To go on a small tangent, I’ve seen some people gripe - not necessarily here - that responding to player input means Doug can’t coach. This is nonsense. The players are the people who actually on the field and therefore can provide a perspective the coach doesn’t have. The fact that they’re comfortable making requests during the game means they trust Doug and feel comfortable talking to him about what’s going on out there. Would you rather have a coach like Doug, who responds to players when it’s needed, or a coach like Brian Schottenheimer, who calls time outs in a hissy fit when his quarterback audibles out of playcalls?
Defensively, I think they’re still screwed. Yes, Schwartz finally displayed an ability to make real adjustments, limiting a bad Giants team to just 3 points in the second half after moving the ball at will in the first. However, Giants receivers were wide open all game, finding soft spots in zones against a secondary that played eight yards off the ball on third-and-sevens. With all the injuries, I’m not sure what else they can do, but it’s probably worth dialing up a man blitz or two just to see if they can get away with it. And if they can’t, we more or less throw up our hands and say, “Well, this is life now.” In fairness, I missed the sack-filled second half while driving home, so it’s entirely possible Schwartz has tried this already.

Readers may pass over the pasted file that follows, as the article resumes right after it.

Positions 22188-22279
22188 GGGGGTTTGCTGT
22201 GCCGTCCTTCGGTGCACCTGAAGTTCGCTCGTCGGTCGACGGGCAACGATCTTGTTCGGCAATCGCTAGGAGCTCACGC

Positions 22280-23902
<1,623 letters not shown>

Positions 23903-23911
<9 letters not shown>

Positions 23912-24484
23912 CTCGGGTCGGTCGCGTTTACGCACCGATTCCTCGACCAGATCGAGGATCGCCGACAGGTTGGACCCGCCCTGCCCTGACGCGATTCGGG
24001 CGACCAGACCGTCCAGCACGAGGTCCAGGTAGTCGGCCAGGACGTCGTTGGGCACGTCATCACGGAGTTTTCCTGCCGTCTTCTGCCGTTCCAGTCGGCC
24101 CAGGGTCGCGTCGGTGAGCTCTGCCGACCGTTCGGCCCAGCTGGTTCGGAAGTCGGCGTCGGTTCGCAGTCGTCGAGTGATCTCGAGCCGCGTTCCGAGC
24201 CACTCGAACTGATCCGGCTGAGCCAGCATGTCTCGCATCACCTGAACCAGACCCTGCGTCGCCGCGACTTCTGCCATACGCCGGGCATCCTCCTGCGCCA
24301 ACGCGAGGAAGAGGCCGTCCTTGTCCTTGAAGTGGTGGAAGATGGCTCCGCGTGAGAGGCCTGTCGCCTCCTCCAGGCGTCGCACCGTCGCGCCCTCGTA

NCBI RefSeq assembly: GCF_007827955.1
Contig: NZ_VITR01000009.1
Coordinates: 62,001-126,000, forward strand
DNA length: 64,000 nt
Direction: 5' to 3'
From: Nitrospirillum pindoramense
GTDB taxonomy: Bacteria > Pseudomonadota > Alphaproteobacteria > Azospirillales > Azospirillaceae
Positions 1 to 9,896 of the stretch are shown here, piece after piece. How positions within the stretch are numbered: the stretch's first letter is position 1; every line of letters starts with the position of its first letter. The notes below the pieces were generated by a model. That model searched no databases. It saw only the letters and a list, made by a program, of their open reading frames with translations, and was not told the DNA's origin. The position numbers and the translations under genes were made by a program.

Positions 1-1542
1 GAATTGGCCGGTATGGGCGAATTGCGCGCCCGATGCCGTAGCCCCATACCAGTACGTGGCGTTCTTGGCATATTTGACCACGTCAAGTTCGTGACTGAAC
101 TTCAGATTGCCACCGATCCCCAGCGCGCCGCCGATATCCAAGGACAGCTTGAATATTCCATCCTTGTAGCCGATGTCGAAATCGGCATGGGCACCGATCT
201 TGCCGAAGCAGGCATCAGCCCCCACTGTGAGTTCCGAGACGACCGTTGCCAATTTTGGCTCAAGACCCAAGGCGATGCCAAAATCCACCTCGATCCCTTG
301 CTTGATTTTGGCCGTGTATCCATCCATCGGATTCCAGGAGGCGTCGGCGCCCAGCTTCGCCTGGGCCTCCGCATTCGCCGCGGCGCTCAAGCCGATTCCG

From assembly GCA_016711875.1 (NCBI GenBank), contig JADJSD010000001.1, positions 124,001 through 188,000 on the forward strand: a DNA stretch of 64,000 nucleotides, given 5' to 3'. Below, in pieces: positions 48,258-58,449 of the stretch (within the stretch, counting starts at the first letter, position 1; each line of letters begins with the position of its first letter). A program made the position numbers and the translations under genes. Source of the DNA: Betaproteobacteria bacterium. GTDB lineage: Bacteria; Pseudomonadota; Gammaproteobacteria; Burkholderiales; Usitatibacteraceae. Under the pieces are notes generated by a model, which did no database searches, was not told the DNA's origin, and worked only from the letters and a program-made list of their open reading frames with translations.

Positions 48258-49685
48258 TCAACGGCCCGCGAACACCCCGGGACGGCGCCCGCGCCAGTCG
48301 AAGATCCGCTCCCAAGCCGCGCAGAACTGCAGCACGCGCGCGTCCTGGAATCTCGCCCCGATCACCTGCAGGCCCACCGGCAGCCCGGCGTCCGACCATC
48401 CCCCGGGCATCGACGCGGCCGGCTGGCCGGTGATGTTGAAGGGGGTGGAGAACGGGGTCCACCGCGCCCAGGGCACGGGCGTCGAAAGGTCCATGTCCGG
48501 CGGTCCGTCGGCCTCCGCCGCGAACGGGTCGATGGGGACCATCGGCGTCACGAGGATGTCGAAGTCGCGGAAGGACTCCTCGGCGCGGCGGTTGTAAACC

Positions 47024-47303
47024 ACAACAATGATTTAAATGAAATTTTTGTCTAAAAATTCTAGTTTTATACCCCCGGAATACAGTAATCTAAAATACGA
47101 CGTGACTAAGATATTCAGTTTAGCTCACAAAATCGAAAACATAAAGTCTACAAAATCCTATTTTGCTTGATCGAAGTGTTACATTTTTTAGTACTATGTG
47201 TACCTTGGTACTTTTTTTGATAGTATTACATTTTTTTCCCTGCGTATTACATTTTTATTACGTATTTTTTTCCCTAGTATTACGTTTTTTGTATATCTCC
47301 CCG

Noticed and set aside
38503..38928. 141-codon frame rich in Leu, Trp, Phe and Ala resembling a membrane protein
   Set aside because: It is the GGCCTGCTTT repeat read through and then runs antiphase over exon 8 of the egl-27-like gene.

The Eagles have five games left to try and be relevant again, and it starts with a Monday night matchup against the Redskins. What will it take to beat a team coming off extra rest after a shellacking in Dallas? Bold-faced statistics indicate that team has the advantage, while numbers in parenthesis are the league rank.